What is Gamification?
Let’s just be clear on one thing- gamification does not include playing video games. That’s game-based learning. We’ll get to what that is in a moment.
Gamification, according to Wikipedia, is the practice of applying game mechanics in non-game situations. In other words, using points and rewards and leader boards to help students progress. Gamification uses reward, recognition and motivation as its key mechanics. It’s a great way to boost competition and motivating students to do more and perform better.
As you master a topic and move up in difficulty level, you earn points. The more points you have, the better your position on the leaderboard. And the more skills you learn, the more content you end up unlocking. Sound familiar? It’s just as in every other game you’ve ever played. Only here, you’re learning something.
Since people like earning incentives- rewards, badges and merits- gamification of learning has worked out quite well for both teachers and students. But critiques say that incentives sometimes capture the focus of students more than the process of learning itself. They believe that when earning points begin to matter more than learning a subject, we’ve got trouble. It is also said that Gamification doesn’t really help struggling students either. But, a combination of adaptive learning and gamification does the trick.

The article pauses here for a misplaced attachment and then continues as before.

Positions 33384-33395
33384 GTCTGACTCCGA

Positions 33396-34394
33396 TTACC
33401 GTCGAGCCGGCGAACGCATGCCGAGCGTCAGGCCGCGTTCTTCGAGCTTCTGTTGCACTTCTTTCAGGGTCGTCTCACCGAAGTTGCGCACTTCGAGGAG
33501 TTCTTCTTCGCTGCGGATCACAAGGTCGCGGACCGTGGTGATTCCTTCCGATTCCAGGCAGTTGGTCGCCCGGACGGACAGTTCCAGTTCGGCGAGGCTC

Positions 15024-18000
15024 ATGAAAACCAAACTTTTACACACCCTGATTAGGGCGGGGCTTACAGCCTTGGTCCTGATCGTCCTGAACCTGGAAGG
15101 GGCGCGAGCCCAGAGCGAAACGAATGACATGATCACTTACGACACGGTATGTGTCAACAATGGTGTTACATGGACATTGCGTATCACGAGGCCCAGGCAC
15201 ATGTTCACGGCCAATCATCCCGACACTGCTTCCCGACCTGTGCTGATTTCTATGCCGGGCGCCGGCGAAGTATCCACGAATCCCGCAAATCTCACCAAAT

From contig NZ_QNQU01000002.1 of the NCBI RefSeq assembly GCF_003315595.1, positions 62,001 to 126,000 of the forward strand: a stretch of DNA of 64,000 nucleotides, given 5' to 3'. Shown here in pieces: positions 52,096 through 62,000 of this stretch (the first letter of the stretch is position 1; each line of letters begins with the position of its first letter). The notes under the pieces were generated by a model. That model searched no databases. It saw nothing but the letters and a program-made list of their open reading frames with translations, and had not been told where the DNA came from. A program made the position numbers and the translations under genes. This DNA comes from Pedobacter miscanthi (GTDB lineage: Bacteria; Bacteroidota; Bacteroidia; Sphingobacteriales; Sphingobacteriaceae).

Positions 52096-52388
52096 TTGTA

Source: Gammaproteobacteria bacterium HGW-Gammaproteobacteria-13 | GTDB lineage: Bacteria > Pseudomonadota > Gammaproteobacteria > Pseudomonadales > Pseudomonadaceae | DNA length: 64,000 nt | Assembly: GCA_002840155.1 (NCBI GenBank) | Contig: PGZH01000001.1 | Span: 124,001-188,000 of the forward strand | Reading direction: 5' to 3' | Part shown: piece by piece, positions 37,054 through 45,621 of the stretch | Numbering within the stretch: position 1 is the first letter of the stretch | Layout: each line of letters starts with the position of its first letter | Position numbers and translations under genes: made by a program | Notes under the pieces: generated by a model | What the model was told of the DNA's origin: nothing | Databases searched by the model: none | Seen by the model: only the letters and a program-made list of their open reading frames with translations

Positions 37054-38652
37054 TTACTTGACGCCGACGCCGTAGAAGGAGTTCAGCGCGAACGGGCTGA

Great websites where you can learn stuff and earn points- and lord it over others- are Duolingo, a place where you can master a whole new language; Ribbon Hero- where you learn everything there is on MS Office, and Corsalite- where you get to prep for major exams. Yukai Cho, a Stanford professor has a great list of gamification sites you can peruse.
So how is this different from game-based learning?
Game-based learning can also be called Video Game-Based Learning. This means that an actual game is integrated into your education. According to Educator’s Technology, games “elicit more attention and engagement.” This is true since you have great- and sometimes unusual- visual stimuli to grab your attention. In a well-designed game, you could be learning how to solve complex equations while killing aliens.
However, integrating learning content into games is something many educators struggle with. This article explains exactly what makes a great game-based learning experience. Challenging learners and helping them progress are key points. And then there is the whole ‘video games are not really good for children’ argument raging among educators.
Examples of successful game-based learning include Minecraft, Oregon Trail- the pioneer of game-based learning- and Sim City.